When Nagesh narrated the script, I was intrigued by this girl. Love and the people she loves are so important to her and I could totally relate to that. She repairs clocks for a living, which I have never seen any other actress play. I actually learnt how to repair a clock and also ride a Luna. Nagesh is particular about these things. Even if there are three shots that require you to do these things, he wants you to really know what you're doing so that it looks authentic. The reason I liked the character is why I liked Aditi, the character I played in my first film, Socha Na Tha. There's something special about that girl. She would do anything for love. It's a simple classic love story. Love stories have become so fast. Today, we went for a date and tomorrow we break up and find someone else. This isn't like that. They love each other and will do anything to be with each other.
Isn't it a little unreal?
It's not. I'm like that. I'm a sucker for romance. At a time when everyone said I'm insane to get married, I did it because I was in love and I thought it was the right thing to do.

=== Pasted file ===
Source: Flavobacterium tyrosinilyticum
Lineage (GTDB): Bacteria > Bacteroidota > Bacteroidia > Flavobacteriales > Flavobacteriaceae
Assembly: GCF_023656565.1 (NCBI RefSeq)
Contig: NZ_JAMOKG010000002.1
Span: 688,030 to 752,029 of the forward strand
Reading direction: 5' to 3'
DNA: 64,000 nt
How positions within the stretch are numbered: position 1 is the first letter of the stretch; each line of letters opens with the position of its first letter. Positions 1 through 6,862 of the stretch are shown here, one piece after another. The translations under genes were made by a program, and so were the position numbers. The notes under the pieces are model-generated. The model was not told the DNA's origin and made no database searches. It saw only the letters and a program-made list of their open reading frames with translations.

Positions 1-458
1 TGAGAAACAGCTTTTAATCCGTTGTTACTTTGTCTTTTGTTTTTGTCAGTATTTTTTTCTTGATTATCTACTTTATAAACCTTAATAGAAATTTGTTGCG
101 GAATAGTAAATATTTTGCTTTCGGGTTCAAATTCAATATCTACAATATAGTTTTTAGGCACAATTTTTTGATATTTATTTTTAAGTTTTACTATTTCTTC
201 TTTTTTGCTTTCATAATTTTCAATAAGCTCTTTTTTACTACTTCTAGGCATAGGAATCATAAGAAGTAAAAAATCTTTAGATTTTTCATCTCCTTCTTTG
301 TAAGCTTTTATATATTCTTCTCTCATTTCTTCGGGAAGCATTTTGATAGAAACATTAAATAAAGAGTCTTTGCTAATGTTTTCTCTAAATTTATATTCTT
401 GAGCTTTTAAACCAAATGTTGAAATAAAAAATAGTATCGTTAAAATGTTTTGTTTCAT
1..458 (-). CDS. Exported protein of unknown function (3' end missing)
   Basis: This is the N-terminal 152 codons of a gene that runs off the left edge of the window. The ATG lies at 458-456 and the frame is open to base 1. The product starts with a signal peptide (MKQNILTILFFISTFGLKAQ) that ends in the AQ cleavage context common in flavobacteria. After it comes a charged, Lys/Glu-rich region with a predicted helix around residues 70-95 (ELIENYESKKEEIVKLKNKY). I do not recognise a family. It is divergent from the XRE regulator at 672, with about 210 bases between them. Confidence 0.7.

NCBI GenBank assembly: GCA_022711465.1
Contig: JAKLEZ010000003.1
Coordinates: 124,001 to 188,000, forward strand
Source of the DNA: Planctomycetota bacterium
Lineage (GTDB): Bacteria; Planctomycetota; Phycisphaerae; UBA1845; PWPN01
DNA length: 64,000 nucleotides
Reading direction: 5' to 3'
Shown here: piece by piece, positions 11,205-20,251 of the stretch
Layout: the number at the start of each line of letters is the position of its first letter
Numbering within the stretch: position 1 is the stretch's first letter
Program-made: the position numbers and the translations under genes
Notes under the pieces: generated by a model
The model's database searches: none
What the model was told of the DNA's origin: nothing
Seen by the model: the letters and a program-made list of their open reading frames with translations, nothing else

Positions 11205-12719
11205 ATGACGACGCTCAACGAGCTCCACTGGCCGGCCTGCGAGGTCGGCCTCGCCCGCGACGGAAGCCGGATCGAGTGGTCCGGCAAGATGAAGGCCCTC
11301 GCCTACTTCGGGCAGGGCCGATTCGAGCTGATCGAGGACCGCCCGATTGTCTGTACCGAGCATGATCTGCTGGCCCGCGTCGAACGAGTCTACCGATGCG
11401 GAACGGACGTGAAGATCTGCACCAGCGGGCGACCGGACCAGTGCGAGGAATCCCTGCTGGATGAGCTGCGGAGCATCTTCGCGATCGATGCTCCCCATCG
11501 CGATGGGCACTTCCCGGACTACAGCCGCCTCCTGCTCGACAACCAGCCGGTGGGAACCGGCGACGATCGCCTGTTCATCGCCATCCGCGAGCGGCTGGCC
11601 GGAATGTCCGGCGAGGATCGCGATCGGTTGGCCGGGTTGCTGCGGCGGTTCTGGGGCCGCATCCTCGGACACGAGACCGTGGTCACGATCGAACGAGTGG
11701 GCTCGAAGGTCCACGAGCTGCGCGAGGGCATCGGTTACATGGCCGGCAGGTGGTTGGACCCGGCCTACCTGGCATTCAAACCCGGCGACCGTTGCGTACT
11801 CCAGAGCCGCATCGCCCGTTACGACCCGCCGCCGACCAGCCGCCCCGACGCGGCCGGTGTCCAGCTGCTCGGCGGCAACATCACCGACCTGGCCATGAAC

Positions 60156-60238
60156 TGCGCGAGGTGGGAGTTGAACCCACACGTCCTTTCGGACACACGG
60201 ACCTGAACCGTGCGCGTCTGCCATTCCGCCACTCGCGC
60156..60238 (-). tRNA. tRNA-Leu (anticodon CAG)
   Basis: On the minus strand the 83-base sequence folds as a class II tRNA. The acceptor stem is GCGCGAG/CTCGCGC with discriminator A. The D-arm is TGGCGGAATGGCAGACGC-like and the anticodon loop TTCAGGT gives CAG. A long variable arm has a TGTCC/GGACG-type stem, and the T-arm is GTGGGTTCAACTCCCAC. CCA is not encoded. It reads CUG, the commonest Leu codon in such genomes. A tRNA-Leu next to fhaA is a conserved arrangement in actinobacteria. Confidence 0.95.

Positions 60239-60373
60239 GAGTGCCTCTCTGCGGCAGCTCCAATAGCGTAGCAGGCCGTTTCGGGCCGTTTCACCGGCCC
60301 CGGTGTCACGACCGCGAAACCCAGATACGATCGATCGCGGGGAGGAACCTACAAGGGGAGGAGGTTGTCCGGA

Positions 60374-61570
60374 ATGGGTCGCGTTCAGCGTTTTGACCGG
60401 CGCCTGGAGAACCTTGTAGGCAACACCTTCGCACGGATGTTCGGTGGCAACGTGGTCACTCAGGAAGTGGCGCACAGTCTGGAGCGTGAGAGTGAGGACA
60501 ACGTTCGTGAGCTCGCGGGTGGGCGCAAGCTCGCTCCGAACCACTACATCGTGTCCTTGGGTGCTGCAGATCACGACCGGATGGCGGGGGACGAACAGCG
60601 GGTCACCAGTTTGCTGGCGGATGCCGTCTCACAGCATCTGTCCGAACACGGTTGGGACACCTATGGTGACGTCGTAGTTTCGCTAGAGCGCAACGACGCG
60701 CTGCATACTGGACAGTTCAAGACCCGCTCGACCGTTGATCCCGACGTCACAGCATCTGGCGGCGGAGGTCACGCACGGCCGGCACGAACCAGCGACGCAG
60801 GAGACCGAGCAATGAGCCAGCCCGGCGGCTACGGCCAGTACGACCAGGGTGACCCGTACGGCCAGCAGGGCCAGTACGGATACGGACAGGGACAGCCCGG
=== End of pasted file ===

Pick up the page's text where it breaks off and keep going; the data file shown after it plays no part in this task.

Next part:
Is marriage a good idea?
It is if you find the right person. I would recommend it to those who are absolutely sure about their partners. For me, it was the right thing to do. We are crazily in love even after seven and a half years of knowing each other. It's been amazing.
So cynicism doesn't find a place in Ayesha Takia's life.
People think I' m either lying or am completely insane. There's something wrong with me. But this is how I am. Ask anyone who knows me.
So when are the babies happening?
I don't know. People do decide those things. I'm not averse to the idea, nor am I planning it. Right now my plate is a little full.
Coming back to films, you also have Revathy Varmha's Mad Dad with Naseeruddin Shah.
Revathy's mother-daughter story that I was supposed to star in with Jaya Bachchan got shelved. This one's a really beautiful father-daughter story. But I don't know if the film will happen.
What else is happening?